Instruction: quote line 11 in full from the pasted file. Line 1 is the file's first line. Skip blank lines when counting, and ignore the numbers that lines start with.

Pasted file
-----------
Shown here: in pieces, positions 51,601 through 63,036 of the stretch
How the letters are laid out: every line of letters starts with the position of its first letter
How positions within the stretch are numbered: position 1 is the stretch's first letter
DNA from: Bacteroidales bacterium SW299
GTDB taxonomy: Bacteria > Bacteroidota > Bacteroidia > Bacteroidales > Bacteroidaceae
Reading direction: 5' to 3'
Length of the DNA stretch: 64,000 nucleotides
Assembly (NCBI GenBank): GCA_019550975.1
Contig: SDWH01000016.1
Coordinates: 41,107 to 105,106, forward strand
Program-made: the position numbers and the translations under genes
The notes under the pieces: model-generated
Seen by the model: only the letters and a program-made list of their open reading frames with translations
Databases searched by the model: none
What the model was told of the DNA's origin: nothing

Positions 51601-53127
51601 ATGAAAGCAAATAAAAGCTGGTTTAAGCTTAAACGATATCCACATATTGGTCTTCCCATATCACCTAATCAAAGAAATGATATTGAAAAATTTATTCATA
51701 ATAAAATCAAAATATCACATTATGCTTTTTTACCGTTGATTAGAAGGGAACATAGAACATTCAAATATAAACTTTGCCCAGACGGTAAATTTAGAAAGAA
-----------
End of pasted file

Program-made: the position numbers and the translations under genes